Amazon Web Services has added a new data storage option for customers running "latency-sensitive" applications like analytics, financial forecasting and machine learning training.
Amazon Web Services has updated its Graviton and Trainium chips with an eye toward power and efficiency, the company announced Tuesday at its re:Invent conference.
Not to be outdone (too much) by Microsoft, Amazon Web Services on Tuesday announced that it is collaborating with chip giant Nvidia on multiple AI fronts.
Amazon now has its own generative AI "copilot" in the form of "Q," now in preview.
Amazon has repurposed its Fire TV Cube device for streaming media to function as a thin client for enterprises with large fleets of virtual desktop workers.
To help workers take advantage of businesses' surging demand for AI talent, Amazon Web Services is launching a two-year AI training initiative called "AI Ready."
Amazon is providing beginners and advanced developers who want to experiment with generative AI with a (currently) no-cost space to do so.
Amazon is apparently harnessing its significant financial and research powers to develop a large language model (LLM) of its own.
With cancer rates increasing, two major biotech firms are leveraging the AWS cloud to bring their digital pathology solution to hospitals around the world.
AWS is letting customers rent clusters of machine learning-capable GPUs from its cloud at a time when AI processing power is in low supply.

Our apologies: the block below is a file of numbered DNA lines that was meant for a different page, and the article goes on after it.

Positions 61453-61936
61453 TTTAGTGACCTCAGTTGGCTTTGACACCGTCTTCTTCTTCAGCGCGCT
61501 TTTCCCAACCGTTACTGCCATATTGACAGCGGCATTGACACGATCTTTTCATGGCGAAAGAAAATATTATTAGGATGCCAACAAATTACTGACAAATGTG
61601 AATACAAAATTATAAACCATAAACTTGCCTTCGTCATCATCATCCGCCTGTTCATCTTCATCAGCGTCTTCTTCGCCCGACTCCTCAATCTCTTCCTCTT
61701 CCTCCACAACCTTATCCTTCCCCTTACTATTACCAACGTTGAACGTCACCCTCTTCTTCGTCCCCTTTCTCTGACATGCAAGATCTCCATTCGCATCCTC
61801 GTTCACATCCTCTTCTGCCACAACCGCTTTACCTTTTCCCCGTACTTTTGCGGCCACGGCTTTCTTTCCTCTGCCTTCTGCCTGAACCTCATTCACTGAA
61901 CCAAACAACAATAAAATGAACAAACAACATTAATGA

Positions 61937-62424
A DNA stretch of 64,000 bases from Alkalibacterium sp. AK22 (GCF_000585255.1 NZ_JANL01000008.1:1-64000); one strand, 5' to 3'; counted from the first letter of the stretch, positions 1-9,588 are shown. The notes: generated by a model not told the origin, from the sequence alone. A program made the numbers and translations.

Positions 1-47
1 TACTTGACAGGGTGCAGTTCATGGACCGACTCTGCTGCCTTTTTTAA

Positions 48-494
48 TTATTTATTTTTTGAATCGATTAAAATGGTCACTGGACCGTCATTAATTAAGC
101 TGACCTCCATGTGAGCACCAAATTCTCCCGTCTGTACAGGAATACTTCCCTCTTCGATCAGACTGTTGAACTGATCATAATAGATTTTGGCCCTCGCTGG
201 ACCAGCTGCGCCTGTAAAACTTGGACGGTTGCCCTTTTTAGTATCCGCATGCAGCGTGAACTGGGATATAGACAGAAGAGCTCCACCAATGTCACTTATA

To help their mutual customers, IBM and AWS have inked a plan to train 10,000 of the former's employees on the latter's generative AI technologies.
For organizations looking for road-tested guidance on adopting DevOps, Amazon Web Services has published a series of "sagas" documenting best practices.
Microsoft's most notable new cloud customer might be Amazon, according to a report.
In a few months, root user accounts on Amazon Web Services will require multifactor authentication (MFA) to access.
An all-virtual course offering from Amazon Web Services promises to turn inexperienced laypeople into certified cloud developers in just 12 months.
Longtime collaborators Amazon Web Services (AWS) and VMware are working on a project that would essentially rebuild the internet.
The cloud giant yesterday joined fellow industry players such as Google and Cloudflare in publicizing a recent onslaught of DDoS attacks that are not only increasing in frequency, but also size.
For over a decade now, Amazon has been trawling the Internet for botnets -- and neutralizing them -- using a complex system of honeypots and analysis tools under the umbrella project "MadPot."
AWS solidifies its place in the generative AI horse race with a flurry of announcements.
The deal will make Amazon a minority owner of the "Claude" AI chatbot maker.